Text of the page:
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Document Description
TitleEvaluation of the implementation of an electronic occurrence reporting system at Eastern Health, Newfoundland and Labrador (Phase One)
AuthorElliott, Pamela G. (Pamela Gale)
DescriptionThesis (Ph.D.)--Memorial University of Newfoundland, 2010. Medicine
Paginationxv, 272 leaves : ill. (some col.)
SubjectEastern Health (N.L.); Medical informatics--Newfoundland and Labrador; Medical records--Data processing; Medical records--Management--Newfoundland and Labrador
Subject.MESHAutomatic Data Processing--Newfoundland and Labrador; Medical Informatics--Newfoundland and Labrador; Medical Records--Newfoundland and Labrador; Risk Management--Newfoundland and Labrador
Degree GrantorMemorial University of Newfoundland. Faculty of Medicine
Spatial CoverageCanada--Newfoundland and Labrador
NotesBibliography: leaves 191-198.
AbstractEvaluation of the Implementation of an Electronic Occurrence Reporting System at Eastern Health, Newfoundland and Labrador (Phase One) -- In June 2008, Eastern Health completed the implementation of an electronic occurrence reporting system (Phase One). Phase One included a pre-go-live site (an integrated services site in a rural setting) and three go-live sites (acute care, long term care and community health in an urban setting). The evaluation study had a dual purpose: (a) to assess and report on the impact of the implementation of the electronic occurrence reporting system on achieving its stated objectives, particularly those that could be measured within the timelines of the project and (b) to analyze findings to identify contributions to the literature in the recently developing field of implementations of electronic occurrence reporting systems in health care. -- The evaluation was guided by the framework outlined in the report, "Towards an Evaluation Framework for Electronic Health Records Initiatives" (Neville et al., 2004), which emphasizes stakeholder involvement in evaluation studies, pre/post comparative study design, and triangulation of data where possible. Data were collected from several sources such as project documentation, administrative occurrence reporting records, surveys, focus groups and key informant interviews. -- The findings of this study provide evidence that frontline staff and managers support the implementation of the electronic occurrence reporting system, that there is little difference in results between the various sectors of the continuum of health services and the new system had both positive and negative impacts on the role of frontline managers. There were limitations related to some of the findings due to the small sample size, particularly the long term care sector. -- Many benefits were realized such as: (a) an increase in the number of occurrences reported, (b) increase in the number of occurrences reported within 48 hours, (c) increase in the number of occurrences reported by staff other than registered nurses, (d) increase in the number of close calls reported, (e) positive changes in the patient safety culture, (f) improved timelines for notification of high alert occurrences to managers, and (g) satisfaction with the electronic tool related to ease of use, accessibility, and consistency. -- The implementation process also encountered challenges, such as issues related to customizing the software and development of the classification system for coding occurrences. These issues impacted on the ability of the managers to obtain timely customized reports and to close out files. These challenges are currently being addressed by the Project Implementation Team. Participants noted that resolving these issues will enhance the many positive impacts of the system already realized. Lessons learned during the Phase One implementation process (including the identification of facilitators and barriers) resulted in recommendations that can assist with future implementations.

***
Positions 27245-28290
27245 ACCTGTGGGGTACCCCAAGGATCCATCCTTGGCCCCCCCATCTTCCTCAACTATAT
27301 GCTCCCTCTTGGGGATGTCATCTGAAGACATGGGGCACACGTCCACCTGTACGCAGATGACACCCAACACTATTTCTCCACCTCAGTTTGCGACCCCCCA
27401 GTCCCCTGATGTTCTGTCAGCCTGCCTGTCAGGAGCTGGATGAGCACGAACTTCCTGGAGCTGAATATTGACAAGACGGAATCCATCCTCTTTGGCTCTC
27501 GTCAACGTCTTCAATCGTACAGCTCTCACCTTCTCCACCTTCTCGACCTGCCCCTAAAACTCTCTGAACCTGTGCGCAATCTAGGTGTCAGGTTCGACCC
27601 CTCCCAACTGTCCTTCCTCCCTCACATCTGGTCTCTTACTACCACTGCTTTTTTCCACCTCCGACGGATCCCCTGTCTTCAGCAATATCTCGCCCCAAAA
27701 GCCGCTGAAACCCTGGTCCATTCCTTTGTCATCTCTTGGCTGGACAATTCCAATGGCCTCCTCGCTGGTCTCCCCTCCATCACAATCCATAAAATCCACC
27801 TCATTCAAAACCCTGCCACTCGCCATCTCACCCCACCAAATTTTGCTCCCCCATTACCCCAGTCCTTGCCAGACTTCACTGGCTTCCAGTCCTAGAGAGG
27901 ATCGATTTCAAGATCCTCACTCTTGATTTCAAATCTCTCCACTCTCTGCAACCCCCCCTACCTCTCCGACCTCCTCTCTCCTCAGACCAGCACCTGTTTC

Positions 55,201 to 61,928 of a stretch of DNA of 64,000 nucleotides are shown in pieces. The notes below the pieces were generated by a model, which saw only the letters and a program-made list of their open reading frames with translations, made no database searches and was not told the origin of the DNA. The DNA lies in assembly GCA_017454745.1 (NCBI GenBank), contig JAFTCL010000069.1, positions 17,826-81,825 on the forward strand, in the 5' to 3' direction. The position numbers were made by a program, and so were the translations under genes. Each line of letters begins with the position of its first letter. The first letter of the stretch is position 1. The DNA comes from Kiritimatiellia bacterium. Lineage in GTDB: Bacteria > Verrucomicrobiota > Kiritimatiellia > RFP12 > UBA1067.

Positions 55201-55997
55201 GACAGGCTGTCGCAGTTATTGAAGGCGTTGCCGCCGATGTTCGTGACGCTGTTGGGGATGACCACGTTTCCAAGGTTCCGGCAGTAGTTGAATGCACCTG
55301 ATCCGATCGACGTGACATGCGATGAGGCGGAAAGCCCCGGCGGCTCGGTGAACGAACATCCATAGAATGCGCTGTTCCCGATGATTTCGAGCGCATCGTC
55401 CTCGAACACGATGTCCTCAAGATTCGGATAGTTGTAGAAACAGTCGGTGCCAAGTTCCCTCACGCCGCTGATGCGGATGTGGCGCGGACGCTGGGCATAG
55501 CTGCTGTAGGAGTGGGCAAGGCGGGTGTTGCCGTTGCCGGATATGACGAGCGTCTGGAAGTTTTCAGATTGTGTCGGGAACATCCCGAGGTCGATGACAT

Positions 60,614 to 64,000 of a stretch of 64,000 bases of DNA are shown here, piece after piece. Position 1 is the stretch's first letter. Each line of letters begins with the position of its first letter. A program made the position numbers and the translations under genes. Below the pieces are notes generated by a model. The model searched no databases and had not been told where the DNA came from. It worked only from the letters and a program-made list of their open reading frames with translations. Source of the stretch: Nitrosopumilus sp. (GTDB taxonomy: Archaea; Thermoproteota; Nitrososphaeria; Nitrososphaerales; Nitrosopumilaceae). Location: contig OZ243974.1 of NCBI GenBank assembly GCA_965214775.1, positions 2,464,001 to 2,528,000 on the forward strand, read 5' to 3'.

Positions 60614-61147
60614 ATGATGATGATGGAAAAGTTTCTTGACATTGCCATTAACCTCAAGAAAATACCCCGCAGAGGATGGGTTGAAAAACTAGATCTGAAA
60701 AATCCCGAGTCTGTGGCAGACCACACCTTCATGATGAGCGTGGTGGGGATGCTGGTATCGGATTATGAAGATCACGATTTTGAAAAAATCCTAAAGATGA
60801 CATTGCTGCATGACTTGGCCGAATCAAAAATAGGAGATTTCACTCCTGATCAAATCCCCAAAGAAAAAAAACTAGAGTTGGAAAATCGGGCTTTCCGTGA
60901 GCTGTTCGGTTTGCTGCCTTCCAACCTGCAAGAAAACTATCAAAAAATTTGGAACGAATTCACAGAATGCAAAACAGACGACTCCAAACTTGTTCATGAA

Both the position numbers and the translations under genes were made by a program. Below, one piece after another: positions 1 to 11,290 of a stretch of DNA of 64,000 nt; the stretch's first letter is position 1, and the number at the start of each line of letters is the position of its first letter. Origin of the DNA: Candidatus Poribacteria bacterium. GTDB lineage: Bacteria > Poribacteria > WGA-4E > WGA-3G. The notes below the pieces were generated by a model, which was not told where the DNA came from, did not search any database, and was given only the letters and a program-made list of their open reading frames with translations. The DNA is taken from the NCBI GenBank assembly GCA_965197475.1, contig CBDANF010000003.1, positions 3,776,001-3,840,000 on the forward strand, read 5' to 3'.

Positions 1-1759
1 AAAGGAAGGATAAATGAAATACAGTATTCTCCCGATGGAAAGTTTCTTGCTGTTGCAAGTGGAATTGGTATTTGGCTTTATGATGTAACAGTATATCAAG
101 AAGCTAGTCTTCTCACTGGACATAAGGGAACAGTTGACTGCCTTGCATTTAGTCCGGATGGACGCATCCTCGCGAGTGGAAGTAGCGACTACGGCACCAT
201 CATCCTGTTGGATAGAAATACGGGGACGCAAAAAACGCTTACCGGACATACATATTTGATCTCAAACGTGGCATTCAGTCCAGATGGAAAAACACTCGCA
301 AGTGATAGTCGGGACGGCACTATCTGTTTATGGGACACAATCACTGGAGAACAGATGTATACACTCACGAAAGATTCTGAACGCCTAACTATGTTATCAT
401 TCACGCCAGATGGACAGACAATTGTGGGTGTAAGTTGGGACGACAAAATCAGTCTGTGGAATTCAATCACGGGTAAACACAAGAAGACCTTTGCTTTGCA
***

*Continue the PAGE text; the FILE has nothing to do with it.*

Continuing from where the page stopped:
Resource TypeElectronic thesis or dissertation
FormatImage/jpeg; Application/pdf
SourcePaper copy kept in the Centre for Newfoundland Studies, Memorial University Libraries
Local Identifiera3506845
RightsThe author retains copyright ownership and moral rights in this thesis. Neither the thesis nor substantial extracts from it may be printed or otherwise reproduced without the author's permission.
CollectionElectronic Theses and Dissertations
Scanning StatusCompleted
PDF File(8.93 MB) --
CONTENTdm file name6359.cpd